Just for some background in this book Elektra is devoted to her father. Clytemnestra hates Agamemnon for what he did. Had started hating him even before. And Cassandra is just doing her own thing. The relationship between Clytemnestra and Elektra is fascinating. I felt that Elektra was supposed to stand for how people were supposed to perceive Agamemnon, and Clytemnestra was supposed to be how he really was. Cassandra is seeing the war firsthand, and we get her perspective, a woman’s perspective on the war. 

Saint’s writing is amazing. I was lulled into this story, and it reads with such a cadence. There is no wasted part of the story. I felt every piece included was intentional. Saint deftly weaves in the relationships and family relationships with the myths they come from. She manages to explain how Helen and Clytemnestra are related to Penelope, Odysseus’ wife. She does this with other characters throughout the book. 

Placed together, it is visually stunning to read. It is feminist, as it takes myths written and retold by men and gives women their agency and their strength back. It gives them their own stories beyond just being the “betrayer” or the “woman waiting”. This book was about family, about grief and about love.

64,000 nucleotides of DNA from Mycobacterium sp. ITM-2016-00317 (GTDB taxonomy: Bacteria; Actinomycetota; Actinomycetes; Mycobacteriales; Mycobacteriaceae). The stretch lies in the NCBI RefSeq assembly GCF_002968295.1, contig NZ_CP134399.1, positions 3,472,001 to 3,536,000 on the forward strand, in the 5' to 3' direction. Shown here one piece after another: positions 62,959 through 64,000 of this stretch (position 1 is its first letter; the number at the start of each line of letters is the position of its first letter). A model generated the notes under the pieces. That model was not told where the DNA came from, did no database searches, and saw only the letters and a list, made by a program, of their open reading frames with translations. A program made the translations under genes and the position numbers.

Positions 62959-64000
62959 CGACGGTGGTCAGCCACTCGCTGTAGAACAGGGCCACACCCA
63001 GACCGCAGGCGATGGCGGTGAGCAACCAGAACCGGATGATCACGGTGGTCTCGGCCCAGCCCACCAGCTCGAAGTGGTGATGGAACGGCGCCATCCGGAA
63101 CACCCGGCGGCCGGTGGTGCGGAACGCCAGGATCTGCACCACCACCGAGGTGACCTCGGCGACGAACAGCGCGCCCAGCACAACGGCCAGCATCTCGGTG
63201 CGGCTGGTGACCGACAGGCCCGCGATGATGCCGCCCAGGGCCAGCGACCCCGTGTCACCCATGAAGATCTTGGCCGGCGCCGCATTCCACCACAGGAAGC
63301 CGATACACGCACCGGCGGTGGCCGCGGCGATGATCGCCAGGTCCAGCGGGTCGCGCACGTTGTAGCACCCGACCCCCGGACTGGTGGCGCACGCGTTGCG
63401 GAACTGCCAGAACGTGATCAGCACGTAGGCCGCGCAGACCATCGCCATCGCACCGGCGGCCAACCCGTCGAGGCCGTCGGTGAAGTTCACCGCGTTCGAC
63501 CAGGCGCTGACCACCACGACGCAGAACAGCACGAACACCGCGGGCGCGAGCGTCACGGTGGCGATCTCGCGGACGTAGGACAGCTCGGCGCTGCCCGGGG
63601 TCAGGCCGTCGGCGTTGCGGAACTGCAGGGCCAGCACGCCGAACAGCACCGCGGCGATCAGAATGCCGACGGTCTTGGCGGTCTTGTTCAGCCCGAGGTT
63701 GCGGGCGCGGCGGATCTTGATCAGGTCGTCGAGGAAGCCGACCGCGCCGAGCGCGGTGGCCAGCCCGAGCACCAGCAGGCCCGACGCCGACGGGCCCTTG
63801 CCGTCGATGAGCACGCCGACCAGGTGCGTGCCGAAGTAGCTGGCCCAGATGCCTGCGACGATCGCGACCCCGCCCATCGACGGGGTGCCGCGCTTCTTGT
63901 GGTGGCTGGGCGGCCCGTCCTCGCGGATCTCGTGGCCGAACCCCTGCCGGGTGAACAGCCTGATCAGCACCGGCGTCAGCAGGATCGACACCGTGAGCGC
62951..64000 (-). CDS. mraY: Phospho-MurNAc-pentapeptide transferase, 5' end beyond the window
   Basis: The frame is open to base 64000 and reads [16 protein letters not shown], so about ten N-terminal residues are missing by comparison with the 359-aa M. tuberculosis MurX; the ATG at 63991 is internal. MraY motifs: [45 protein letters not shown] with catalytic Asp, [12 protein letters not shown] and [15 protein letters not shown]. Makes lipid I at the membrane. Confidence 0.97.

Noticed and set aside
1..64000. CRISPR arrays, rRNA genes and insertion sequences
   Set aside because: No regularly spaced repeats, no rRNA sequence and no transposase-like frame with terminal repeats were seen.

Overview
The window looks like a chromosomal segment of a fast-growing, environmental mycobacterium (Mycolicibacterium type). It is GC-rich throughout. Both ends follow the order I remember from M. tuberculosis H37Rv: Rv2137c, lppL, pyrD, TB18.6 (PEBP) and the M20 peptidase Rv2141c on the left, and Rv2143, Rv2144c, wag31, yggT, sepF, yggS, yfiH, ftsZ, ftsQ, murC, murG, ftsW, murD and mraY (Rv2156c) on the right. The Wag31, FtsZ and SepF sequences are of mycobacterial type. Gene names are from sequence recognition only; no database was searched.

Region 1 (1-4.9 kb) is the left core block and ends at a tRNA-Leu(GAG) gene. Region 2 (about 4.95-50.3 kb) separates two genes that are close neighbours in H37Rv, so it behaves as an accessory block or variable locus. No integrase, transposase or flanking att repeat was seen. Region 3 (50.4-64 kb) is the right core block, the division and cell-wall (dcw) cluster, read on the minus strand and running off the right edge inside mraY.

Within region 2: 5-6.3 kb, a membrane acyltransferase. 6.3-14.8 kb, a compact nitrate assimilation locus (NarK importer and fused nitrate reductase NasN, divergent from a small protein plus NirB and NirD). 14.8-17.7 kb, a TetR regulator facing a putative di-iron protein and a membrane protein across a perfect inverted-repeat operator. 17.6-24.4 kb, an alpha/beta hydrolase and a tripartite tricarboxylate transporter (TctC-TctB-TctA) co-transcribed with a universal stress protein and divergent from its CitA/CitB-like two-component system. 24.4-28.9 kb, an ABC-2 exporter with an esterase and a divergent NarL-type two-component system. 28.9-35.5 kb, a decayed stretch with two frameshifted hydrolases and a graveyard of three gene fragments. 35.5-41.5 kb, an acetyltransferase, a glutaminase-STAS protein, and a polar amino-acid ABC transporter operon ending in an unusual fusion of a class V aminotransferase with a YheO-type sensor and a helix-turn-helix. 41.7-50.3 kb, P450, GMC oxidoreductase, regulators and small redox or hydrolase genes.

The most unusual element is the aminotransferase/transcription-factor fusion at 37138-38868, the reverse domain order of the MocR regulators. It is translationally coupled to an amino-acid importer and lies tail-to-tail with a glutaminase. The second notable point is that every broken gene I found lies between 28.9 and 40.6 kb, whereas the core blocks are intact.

I absolutely loved this book, even if it tore my heart out. 

.

Author: Ava Reid
Genre: fantasy, dark fantasy
Age Group: adult
ARC?: Yes

A gruesome curse. A city in upheaval. A monster with unquenchable appetites.

Marlinchen and her two sisters live with their wizard father in a city shifting from magic to industry. As Oblya’s last true witches, she and her sisters are little more than a tourist trap as they treat their clients with archaic remedies and beguile them with nostalgic charm. Marlinchen spends her days divining secrets in exchange for rubles and trying to placate her tyrannical, xenophobic father, who keeps his daughters sequestered from the outside world. But at night, Marlinchen and her sisters sneak out to enjoy the city’s amenities and revel in its thrills, particularly the recently established ballet theater, where Marlinchen meets a dancer who quickly captures her heart.

As Marlinchen’s late-night trysts grow more fervent and frequent, so does the threat of her father’s rage and magic. And while Oblya flourishes with culture and bustles with enterprise, a monster lurks in its midst, borne of intolerance and resentment and suffused with old-world power. Caught between history and progress and blood and desire, Marlinchen must draw upon her own magic to keep her city safe and find her place within it.


Review

Thank you to NetGalley and Harper Voyager for an arc in exchange for an honest reivew!